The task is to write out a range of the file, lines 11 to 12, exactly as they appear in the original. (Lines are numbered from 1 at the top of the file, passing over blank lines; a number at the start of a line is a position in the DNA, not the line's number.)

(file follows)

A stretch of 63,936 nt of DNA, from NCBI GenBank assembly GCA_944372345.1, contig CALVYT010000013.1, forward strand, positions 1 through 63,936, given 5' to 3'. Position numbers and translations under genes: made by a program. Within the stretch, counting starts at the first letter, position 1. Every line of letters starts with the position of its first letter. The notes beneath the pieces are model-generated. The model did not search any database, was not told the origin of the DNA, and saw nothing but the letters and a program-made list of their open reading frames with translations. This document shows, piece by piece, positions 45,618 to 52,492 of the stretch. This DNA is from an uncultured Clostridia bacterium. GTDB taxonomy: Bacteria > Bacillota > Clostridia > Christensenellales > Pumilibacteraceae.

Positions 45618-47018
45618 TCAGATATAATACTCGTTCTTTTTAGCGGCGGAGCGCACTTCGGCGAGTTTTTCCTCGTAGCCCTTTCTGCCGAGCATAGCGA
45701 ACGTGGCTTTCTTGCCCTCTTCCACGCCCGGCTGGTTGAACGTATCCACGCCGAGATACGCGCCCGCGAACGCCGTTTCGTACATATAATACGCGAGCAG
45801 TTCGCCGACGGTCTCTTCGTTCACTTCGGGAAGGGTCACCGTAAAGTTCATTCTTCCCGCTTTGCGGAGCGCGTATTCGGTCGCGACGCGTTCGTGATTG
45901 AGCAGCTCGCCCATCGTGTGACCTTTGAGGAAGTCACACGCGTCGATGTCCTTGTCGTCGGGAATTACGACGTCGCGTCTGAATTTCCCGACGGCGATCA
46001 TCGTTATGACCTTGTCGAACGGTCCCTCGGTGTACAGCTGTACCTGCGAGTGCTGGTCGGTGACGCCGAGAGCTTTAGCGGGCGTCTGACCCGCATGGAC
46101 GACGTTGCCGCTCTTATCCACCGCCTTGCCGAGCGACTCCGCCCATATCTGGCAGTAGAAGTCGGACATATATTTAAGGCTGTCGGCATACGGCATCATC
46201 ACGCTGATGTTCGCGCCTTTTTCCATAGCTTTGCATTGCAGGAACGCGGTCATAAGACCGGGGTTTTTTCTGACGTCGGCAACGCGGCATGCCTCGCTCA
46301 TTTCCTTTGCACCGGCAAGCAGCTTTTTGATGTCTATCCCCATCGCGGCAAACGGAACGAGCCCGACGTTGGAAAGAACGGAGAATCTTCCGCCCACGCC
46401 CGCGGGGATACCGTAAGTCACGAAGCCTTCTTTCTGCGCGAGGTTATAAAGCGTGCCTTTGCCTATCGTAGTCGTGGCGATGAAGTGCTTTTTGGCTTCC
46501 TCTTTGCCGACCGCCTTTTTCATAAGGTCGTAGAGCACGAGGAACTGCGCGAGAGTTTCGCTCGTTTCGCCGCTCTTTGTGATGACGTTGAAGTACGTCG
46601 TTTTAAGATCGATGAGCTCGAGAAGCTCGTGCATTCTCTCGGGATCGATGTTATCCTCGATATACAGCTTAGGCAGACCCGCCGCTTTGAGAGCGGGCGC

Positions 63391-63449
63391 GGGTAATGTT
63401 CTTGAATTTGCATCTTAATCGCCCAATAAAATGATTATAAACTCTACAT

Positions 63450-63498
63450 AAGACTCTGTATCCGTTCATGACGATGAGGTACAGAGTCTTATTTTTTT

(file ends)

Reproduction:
46401 CGCGGGGATACCGTAAGTCACGAAGCCTTCTTTCTGCGCGAGGTTATAAAGCGTGCCTTTGCCTATCGTAGTCGTGGCGATGAAGTGCTTTTTGGCTTCC
46501 TCTTTGCCGACCGCCTTTTTCATAAGGTCGTAGAGCACGAGGAACTGCGCGAGAGTTTCGCTCGTTTCGCCGCTCTTTGTGATGACGTTGAAGTACGTCG